John H. Hubbard

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John H. Hubbard
Hubbard at Oberwolfach (27 September 2011)
Born (1945-10-06) October 6, 1945 (age 77)
Alma materUniversité de Paris-Sud (Dr.E.)
Harvard University (B.S.)
Scientific career
InstitutionsCornell University (current), Harvard University
ThesisSur Les Sections Analytiques de La Courbe Universelle de Teichmüller (1973)
Doctoral advisorAdrien Douady

John Hamal Hubbard (born October 6 or 7, 1945; the actual date is unknown) is an American mathematician and professor at Cornell University and the Université de Provence. He is well known for the mathematical contributions he made with Adrien Douady in the field of complex dynamics, including a study of the Mandelbrot set. One of their most important results is that the Mandelbrot set is connected.


Hubbard graduated with a Doctorat d'État from Université de Paris-Sud in 1973 under the direction of Adrien Douady; his thesis was entitled Sur Les Sections Analytiques de La Courbe Universelle de Teichmüller and was published by the American Mathematical Society. Hubbard has a variety of mathematical interests ranging from complex analysis to differential geometry. He has written many influential papers on complex dynamics,[1][2][3] and he has written several books.


Hubbard is a former student of Harvard University's infamous Math 55, where he famously struggled initially because he "just didn't know proofs." He later returned to Harvard to teach that same class. However, Hubbard developed a profound distaste for Math 55's method of teaching proofs largely centered on algebraic induction. In response, he and his wife Barbara Burke Hubbard wrote the book Vector Calculus, Linear Algebra, and Differential Forms: A Unified Approach.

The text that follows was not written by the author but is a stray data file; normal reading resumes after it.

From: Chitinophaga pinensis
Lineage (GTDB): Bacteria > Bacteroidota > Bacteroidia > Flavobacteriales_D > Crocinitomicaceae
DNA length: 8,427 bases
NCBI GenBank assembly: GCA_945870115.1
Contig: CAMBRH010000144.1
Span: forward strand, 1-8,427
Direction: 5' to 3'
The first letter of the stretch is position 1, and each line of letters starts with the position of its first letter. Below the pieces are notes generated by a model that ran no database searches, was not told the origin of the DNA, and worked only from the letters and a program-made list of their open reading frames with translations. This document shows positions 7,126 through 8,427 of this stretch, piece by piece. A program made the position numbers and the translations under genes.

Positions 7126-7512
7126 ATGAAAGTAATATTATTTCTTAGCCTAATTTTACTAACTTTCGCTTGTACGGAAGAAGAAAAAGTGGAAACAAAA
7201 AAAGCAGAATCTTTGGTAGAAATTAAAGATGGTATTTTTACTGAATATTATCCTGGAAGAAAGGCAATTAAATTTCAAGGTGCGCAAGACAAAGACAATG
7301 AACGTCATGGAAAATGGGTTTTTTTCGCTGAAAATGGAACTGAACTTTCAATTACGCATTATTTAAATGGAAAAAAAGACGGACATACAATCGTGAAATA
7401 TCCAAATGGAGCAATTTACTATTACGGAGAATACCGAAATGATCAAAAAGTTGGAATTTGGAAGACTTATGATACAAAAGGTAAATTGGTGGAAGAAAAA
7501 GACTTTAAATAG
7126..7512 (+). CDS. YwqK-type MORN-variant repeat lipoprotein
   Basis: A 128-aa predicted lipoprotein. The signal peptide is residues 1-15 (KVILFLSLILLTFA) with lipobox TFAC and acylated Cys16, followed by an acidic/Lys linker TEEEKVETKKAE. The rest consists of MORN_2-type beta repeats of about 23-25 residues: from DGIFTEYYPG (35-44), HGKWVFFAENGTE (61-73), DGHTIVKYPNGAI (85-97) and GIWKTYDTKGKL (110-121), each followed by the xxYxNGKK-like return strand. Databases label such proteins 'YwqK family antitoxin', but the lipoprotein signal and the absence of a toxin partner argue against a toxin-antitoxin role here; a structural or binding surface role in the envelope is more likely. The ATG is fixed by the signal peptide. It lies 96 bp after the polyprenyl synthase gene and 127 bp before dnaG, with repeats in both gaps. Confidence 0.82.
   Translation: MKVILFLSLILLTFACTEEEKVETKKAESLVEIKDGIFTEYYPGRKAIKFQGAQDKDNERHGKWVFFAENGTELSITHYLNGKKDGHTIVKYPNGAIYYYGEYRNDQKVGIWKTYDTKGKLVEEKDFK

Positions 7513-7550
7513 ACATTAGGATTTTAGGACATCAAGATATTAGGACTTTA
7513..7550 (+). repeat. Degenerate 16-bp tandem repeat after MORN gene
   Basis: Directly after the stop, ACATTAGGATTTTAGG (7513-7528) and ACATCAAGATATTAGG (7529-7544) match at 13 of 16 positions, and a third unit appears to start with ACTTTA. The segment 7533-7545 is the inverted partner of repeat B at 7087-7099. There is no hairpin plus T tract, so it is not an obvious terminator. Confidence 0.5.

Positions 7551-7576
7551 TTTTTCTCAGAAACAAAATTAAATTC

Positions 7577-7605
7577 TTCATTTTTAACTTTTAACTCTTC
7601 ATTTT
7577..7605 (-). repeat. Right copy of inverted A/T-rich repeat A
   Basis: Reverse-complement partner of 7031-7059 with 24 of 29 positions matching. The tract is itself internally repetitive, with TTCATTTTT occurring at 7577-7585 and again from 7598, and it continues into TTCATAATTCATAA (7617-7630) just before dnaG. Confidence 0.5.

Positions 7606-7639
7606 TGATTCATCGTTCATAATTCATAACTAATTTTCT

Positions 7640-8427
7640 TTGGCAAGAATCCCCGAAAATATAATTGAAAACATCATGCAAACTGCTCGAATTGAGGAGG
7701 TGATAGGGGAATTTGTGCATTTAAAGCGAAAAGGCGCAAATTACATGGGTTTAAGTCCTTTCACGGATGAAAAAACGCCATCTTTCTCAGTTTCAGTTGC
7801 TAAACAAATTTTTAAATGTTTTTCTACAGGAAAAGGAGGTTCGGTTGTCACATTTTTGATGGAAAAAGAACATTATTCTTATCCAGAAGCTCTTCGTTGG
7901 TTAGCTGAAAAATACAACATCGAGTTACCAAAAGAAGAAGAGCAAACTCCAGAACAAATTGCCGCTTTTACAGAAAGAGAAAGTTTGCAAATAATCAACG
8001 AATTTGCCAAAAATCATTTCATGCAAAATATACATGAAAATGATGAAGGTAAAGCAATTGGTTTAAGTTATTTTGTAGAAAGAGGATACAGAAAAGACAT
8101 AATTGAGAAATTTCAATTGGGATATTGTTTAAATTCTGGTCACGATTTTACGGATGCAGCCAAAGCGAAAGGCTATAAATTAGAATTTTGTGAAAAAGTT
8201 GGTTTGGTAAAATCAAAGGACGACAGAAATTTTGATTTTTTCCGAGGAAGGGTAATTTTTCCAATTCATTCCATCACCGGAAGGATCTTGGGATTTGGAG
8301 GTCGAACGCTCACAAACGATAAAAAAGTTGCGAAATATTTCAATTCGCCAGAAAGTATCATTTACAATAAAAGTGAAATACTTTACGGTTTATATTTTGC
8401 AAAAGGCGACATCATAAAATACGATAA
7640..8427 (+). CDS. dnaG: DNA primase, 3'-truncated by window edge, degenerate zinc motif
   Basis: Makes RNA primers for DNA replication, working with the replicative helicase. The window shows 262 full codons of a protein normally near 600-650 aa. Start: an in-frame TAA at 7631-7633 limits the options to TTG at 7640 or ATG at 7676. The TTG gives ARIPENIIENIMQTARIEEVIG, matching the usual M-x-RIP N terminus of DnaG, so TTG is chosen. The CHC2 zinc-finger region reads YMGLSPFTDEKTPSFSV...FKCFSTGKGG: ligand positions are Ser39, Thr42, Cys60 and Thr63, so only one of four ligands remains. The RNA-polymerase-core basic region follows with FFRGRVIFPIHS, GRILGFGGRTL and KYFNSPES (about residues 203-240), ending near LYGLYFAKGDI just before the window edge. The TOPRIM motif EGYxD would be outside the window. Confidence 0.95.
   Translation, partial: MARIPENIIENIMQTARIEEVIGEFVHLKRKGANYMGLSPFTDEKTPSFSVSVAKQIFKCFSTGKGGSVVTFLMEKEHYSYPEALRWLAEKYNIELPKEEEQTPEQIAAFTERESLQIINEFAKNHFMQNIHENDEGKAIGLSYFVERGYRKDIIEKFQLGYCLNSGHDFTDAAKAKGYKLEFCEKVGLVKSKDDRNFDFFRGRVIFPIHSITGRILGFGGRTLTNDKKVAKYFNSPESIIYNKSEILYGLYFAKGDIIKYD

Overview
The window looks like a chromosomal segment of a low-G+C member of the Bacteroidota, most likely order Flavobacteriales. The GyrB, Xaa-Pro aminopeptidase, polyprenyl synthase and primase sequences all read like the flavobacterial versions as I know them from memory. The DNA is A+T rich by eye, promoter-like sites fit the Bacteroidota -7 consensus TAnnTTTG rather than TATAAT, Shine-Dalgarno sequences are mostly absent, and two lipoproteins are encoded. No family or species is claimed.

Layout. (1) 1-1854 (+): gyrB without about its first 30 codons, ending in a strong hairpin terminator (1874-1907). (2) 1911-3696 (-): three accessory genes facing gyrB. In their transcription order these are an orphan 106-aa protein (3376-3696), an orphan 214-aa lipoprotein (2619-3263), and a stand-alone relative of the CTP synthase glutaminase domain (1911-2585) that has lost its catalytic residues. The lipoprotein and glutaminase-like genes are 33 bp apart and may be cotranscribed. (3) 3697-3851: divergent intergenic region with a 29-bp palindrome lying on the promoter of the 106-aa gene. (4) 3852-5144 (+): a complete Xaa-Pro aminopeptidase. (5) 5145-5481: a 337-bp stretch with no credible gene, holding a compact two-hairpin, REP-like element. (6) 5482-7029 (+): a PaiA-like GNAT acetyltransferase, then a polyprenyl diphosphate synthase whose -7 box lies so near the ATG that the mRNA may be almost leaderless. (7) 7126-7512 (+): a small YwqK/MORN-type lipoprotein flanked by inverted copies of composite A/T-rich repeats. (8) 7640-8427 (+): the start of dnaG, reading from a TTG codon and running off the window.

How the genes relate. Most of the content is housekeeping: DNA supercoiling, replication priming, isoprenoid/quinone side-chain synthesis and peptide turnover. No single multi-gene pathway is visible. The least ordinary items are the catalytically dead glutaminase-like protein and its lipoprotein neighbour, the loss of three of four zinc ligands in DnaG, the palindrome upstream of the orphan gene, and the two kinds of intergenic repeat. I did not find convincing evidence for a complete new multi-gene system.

He has also published three volumes of a book on Teichmüller theory and its applications to four revolutionary theorems of William Thurston.

Personal life[edit]

He is married to Barbara Burke Hubbard, the science writer. Together they have a son, Alexander, and three younger daughters, Eleanor, Judith and Diana. The children sometimes help them with their books, in illustration, writing answer keys and pointing out the minor errors.[4]

Hubbard and his family live in Ithaca, New York.


  1. ^ Douady, Adrien; Hubbard, John Hamal (1985). "On the dynamics of polynomial-like mappings". Annales Scientifiques de l'École Normale Supérieure. 18 (2): 287–343. doi:10.24033/asens.1491. Archived from the original on 2007-05-24. Retrieved 2007-03-11.
  2. ^ Hubbard, John H; Oberste-Vorth, Ralph W. (1994). "Hénon mappings in the complex domain I : the global topology of dynamical space". Publications Mathématiques de l'IHÉS. 79: 5–46. doi:10.1007/bf02698886. S2CID 122685150. Retrieved 2007-03-11.
  3. ^ John H. Hubbard and Ralph W. Oberste-Vorth (1994) Henon mappings in the complex domain II: projective and inductive limits of polynomials
  4. ^ Hubbard, John; Hubbard, Barbara. Vector Calculus, Linear Algebra, and Differential Forms: A Unified Approach

External links[edit]